- One wonders if Nietzsche ever considered the possibility of the Ubermensch dining on human liver, fava beans and a nice glass of Chianti.
I always felt that Lecter was Sherlock Holmes, without the Victorian restrictions. I thought the third book "spoiled" things a bit, by trying to explain him through his childhood. In the first two books he is believed (by the more thoughtful characters) to be just a random freak.
He's still randomly freaky in lots of directions. It's just in the particular matter of cannibalism that he had the high gloss put on his freakiness by a traumatic childhood. Your comparison with Holmes is very interesting.
Re Alan Rickman as Hans Gruber: Actually, I prefer JeremyIrons?
as Gruber's brother in the third Die Hard movie [Note: Die Hard With a Vengence
], though they're both good. -- MikeSmith
Aside: My personal favorite Bad Guy is not in movies, but books: Fred Saberhagen's Berserkers. In case you are uninitiated, these are (sometimes) planet-sized robots left over from an ancient war bent on destroying all life, everywhere. Anything living is a disease that needs to be eliminated. Only machines are good. Cool, eh? -- MartySchrader
What about Senator cum Emperor Palpatine (Ian M
cDiarmid)? Darth's just a lieutenant, and he wusses out in the end. Palpatine remains nasty bad to the core and all the way to the bitter end. (And Darth only got the #2 gig when Imperial lackey Grand Moff Tarkin - Vader's boss at the time - perished on the original Death Star. And Tarkin wasn't even a SithLord?
Grand Moff Tarkin was only "holding Vader's leash", per Princess Leia. Forget what you hear about G. Lucas not inspiring good acting. Ian McDiarmid's Emperor Palpatine is perfectly terrifying when he's pretending to be a snivelling Light Side wimp, and not Sith-ing out.
- If you watch A New Hope again, it should be obvious who is in charge on the Death Star, and who is second in command. Tarkin is clearly in command of the Death Star. Now obviously, Vader could kill Tarkin with a single thought (Tarkin is not schooled in the Force, and informs Vader that he's "all that's left of that ancient religion" - one wonders if Palpatine conceals his true nature from his minions), but Vader does appear to take orders from Tarkin.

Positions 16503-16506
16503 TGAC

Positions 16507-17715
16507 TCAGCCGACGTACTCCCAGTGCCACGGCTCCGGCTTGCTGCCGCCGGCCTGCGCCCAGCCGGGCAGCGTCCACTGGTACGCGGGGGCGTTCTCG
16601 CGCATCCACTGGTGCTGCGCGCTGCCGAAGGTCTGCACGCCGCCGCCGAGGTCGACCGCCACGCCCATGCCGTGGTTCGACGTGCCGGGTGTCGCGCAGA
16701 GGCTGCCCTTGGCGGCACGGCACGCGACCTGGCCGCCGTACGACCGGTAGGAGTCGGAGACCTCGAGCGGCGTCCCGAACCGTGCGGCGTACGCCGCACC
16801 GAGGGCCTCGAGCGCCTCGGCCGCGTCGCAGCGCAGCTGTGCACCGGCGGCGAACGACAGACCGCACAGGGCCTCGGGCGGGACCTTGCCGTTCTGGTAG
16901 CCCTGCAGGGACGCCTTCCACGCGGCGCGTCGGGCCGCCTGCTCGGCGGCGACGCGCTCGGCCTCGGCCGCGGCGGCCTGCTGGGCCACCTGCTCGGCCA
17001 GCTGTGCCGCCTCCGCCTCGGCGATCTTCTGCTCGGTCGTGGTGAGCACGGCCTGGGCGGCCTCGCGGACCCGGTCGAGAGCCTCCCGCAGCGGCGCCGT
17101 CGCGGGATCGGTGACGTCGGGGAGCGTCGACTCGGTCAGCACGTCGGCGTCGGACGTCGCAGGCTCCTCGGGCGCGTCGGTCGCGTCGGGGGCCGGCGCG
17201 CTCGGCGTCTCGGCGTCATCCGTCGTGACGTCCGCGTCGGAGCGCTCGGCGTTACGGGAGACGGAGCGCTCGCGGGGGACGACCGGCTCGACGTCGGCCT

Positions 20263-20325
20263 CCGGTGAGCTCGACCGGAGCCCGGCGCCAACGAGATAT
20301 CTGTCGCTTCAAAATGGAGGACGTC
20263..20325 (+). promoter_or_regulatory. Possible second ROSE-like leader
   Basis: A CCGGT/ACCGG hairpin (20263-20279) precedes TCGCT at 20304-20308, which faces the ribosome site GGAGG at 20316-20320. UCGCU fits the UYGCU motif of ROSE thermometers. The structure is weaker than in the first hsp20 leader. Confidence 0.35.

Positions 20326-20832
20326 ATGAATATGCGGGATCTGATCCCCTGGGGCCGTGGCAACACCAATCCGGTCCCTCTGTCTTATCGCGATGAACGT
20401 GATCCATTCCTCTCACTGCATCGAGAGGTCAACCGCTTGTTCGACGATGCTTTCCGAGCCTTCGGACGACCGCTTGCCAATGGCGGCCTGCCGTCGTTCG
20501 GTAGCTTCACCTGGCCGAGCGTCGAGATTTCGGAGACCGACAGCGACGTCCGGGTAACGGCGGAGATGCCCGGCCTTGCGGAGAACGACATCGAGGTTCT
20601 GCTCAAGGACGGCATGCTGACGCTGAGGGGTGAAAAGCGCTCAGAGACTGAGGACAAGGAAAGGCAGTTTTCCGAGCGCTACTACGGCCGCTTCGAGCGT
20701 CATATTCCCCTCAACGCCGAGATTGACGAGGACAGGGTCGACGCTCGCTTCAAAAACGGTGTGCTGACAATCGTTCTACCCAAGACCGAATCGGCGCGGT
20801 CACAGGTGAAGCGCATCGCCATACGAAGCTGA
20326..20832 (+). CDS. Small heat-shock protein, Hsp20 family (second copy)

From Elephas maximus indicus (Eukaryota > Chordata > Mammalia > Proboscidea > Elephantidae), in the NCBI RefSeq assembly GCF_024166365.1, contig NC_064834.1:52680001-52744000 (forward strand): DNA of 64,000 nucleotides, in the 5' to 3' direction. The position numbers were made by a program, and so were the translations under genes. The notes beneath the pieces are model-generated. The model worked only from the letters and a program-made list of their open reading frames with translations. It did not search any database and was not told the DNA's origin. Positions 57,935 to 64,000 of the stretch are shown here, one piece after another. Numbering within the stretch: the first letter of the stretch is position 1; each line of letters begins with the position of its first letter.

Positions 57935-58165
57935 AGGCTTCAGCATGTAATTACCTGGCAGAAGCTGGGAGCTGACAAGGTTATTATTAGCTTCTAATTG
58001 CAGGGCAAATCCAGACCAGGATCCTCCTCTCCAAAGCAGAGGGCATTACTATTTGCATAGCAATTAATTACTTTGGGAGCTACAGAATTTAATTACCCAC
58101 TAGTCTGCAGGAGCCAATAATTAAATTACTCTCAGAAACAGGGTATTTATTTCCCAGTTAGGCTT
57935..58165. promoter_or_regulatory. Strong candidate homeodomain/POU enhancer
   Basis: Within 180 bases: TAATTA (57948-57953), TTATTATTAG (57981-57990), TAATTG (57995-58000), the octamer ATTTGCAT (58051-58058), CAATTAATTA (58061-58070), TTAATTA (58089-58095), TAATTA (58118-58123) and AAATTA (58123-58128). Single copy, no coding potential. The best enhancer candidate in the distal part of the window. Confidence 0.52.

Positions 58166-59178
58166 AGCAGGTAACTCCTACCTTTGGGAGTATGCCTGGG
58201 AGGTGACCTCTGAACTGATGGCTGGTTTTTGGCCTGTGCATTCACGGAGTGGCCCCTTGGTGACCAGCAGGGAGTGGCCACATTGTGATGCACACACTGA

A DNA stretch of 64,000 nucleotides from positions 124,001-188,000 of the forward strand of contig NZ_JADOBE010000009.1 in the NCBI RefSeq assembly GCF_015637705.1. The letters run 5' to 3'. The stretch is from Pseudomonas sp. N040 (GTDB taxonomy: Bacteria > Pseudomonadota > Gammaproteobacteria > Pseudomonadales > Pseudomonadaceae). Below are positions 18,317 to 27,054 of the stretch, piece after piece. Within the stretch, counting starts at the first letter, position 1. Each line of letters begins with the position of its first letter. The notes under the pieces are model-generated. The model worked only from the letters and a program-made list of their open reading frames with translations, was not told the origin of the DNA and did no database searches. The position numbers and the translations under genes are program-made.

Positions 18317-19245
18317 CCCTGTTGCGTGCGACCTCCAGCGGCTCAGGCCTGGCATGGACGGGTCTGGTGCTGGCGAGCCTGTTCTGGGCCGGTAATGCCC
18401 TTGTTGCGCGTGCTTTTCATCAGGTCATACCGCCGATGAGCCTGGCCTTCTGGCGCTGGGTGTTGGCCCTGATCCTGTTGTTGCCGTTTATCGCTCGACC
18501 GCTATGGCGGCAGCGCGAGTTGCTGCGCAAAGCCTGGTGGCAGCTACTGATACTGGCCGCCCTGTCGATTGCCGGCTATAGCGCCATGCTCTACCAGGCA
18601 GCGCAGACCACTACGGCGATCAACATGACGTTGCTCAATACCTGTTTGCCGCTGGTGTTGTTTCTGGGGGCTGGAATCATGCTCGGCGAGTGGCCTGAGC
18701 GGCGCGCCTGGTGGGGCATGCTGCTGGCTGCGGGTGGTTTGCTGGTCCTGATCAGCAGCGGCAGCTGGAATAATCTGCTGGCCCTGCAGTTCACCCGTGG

- True, however, remember that the Sith are incredibly shadowy when they want to be. Although Tarkin gave the orders on the death star, that was all part of the emporer's plan. If Vader wanted control, all he had to do was assassinate Palpatine, just as Palpatine assassinated his mentor. Then Vader would have outranked Tarkin by a long shot. And, with few exceptions, the Sith prefer to manipulate via politics and economics over by overt use of their knowledge of the force. This is made abundantly clear in the first four episodes.
Agree. Emperor Palpatine is the villain of the StarWars
is the TragicHero?
- Gary Oldman as the villain in any movie - The Contender, Murder In The First, The Fifth Element - he's just a really, really good bad guy. (Lost in Space? maybe not any movie...) Ignoring for a moment the overall quality of the movie, actually his role is nicely augmented by the concept that they know he's evil, but they have to keep him around anyway. He portrays sociopathy well in the role, using the known good of others against them.
- Nope. Vizzini is a buffoon, whose death is so funny because he finds it inconceivable! (Seconded. Vizzini is so convinced of his superiority that his demise is predictable.) See BattleOfWits.
- Alan Rickman also played the Sheriff of Nottingham in the 1991 version of Robin Hood, where he was a better swordsman than Kevin Costner's Robin of Locksley. "Well, at least I didn't use a spoon!" "Do you mind? We've just been married!"
- Hugo Weaving also played the elvish lord Elrond in The Lord of the Rings series. Really bad guy in three flicks, really good guy in three flicks. Balance. (Not to mention his role in Priscilla: Queen of the Desert. Now there is balance!)
- Hard to believe this is the same guy who played Captain von Trapp in The Sound of Music.
(some of these movie characters have permeated American social culture to this point)